Study results from 2011-2012 have shown that the program facilitated significant positive development of youths’ social skills, self-esteem, self-efficacy, problem-solving skills, and overall psychological and behavioral functioning. In addition, average student grades pre-program was a D+, and average student grades 9 months post-program was a C+ (a remarkable shift from failing to passing grades).



In order to disseminate our findings to educational and psychological professionals on a national level, the lab has produced four manuscripts to date delineating the design, results, and benefits of implementing the STAGES Project. See below for a full list of the manuscripts. Additionally, we have presented our findings at various national professional conferences including the 2011 International Organization of Social Sciences and Behavior Research Conference (at which senior lab member Elizabeth Cale was awarded the best paper award).

To increase social awareness of the positive effects of arts involvement for at-risk youth and to educate the public regarding the consequences of eliminating arts programs from schools, we are in the process of developing a documentary which follows the narratives of youth involved in the STAGES program longitudinally, and to hear in these children’s own words how this program has helped them. We also host a number of free benefit functions and educational seminars during the year which helps to increase our presence to the Los Angeles community. We hope to expand our program to other public schools in the area in order to enhance youth functioning.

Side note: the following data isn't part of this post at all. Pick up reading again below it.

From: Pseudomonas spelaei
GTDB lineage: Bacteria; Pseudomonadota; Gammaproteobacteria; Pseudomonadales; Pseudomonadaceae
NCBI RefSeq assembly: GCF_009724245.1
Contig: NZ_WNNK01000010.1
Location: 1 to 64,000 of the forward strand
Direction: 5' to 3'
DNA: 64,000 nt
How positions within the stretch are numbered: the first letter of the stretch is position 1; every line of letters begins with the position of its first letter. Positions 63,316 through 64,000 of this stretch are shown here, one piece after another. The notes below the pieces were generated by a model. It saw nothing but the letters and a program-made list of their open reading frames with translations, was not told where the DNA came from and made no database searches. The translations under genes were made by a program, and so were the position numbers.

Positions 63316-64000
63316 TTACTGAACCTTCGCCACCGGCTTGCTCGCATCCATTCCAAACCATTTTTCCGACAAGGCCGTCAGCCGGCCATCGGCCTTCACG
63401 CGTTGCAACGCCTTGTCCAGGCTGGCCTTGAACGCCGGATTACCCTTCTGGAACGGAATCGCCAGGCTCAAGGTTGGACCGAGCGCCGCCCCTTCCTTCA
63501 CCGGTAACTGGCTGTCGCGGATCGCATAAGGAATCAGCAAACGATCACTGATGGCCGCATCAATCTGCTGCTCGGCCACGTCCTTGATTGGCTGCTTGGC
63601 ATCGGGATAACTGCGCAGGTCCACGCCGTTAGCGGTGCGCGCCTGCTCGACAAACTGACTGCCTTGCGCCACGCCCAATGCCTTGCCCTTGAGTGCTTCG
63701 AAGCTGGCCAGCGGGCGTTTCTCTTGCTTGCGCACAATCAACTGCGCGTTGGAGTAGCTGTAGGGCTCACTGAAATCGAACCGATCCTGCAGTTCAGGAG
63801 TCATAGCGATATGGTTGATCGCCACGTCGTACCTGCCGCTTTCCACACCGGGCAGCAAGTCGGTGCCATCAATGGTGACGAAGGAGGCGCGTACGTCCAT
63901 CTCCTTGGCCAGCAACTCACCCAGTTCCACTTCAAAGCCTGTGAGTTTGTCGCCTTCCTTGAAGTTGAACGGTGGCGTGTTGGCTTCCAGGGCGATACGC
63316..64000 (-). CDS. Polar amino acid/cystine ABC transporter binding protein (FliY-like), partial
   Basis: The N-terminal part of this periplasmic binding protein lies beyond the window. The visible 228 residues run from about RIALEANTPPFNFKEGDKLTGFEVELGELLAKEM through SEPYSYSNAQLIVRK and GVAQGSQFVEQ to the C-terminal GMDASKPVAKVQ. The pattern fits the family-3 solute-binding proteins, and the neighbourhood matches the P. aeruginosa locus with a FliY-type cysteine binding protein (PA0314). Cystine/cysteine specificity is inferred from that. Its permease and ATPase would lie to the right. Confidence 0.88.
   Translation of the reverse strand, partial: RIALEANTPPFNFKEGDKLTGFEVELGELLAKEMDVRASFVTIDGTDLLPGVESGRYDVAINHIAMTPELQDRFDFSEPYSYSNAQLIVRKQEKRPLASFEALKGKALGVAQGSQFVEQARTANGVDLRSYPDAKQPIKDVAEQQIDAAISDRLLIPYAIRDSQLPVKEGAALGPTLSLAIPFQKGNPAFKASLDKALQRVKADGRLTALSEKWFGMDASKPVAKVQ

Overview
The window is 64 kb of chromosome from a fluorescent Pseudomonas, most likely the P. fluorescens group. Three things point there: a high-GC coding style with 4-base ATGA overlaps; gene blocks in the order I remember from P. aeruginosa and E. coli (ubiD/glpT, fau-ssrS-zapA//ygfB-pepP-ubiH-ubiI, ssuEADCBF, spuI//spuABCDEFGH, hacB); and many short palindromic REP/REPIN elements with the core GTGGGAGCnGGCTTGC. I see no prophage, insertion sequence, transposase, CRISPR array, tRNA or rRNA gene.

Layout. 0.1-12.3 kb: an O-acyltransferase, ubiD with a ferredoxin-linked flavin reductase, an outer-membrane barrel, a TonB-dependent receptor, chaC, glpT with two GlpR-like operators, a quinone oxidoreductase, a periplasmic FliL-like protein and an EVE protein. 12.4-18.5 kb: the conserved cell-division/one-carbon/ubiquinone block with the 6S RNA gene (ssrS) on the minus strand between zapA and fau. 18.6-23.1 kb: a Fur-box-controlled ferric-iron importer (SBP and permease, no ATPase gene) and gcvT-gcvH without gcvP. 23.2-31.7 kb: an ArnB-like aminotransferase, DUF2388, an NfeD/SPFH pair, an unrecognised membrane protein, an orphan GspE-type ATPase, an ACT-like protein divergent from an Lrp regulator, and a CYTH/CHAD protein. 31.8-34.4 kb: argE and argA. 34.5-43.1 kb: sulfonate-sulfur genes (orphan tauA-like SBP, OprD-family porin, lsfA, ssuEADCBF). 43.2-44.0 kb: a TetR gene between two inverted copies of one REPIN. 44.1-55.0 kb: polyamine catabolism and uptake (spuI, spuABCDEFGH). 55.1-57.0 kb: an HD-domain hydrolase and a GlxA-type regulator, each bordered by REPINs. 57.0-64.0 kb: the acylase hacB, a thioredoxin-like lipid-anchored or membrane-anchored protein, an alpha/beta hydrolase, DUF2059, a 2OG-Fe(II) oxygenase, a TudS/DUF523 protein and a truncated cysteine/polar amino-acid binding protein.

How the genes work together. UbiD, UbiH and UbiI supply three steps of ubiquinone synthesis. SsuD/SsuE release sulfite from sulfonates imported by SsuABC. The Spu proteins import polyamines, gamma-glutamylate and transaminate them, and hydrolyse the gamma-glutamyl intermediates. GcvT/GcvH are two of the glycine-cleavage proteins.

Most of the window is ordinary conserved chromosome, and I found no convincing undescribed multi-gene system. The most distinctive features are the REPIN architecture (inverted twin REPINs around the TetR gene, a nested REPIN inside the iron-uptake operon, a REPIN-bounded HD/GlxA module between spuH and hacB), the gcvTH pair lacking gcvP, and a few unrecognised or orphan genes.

Since the inception of STAGES in 2009, over sixty skilled and dedicated volunteers have dedicated their time and talent for free. Program and performance costs include costumes, props, acting games, and educational tools. Additionally, to continue conducting research, the lab needs data analysis tools and funds to provide compensation to parents, youth, and teachers for their participation. Finally, we need funding to continue our documentary work to increase social awareness, and to continue our free public education events in the community. We appreciate financial assistance of any size. Please visit our project website at http://tinyurl.com/thestagesproject to make a contribution or to learn more about our program and its dedicated volunteers.


Ho, J., Cale, E., Palacio, N., & Janulaitis, D. (2012). The impact of a curriculum-integrated performance arts program on at-risk youths’ emotional, behavioral, and social skills functioning.

Cale, E., Palacio, N., Brown, T., Janulaitis, D., & Ho, J. (2012). Investigating Parent-Youth Agreement: Effects of Self-Esteem Report Discrepancy on Youth Problematic Behaviors.

Palacio, N., Cale, E., Brown, T., Janulaitis, D., & Ho, J. (2012). Exploring Learning Styles in the Classroom and their Effect on Problematic Behaviors.

Janulaitis, D., Cale, E., Palacio, N., & Ho, J. (2012). How are you interacting? Parental views on youth social skills.


International Org of Social Science/Behavioral Research Annual Conference, November 2011, Paper Presentations

Southeastern Psychological Association Annual Conference, February 2012, Interest Group

Western Psychological Association Annual Conference, May 2012, Symposium and Continuing Education

Association for Psychological Science, May 2012, Research Poster Presentation

American Psychological Association Annual Conference, August 2012, Symposium


Phone: (424) 244-0ART            *         Web: http://tinyurl.com/thestagesproject         *        Email: StagesProject@gmail.com

Subpages (1): Press Room
Dr. Judy Ho,
Jun 20, 2012, 12:56 AM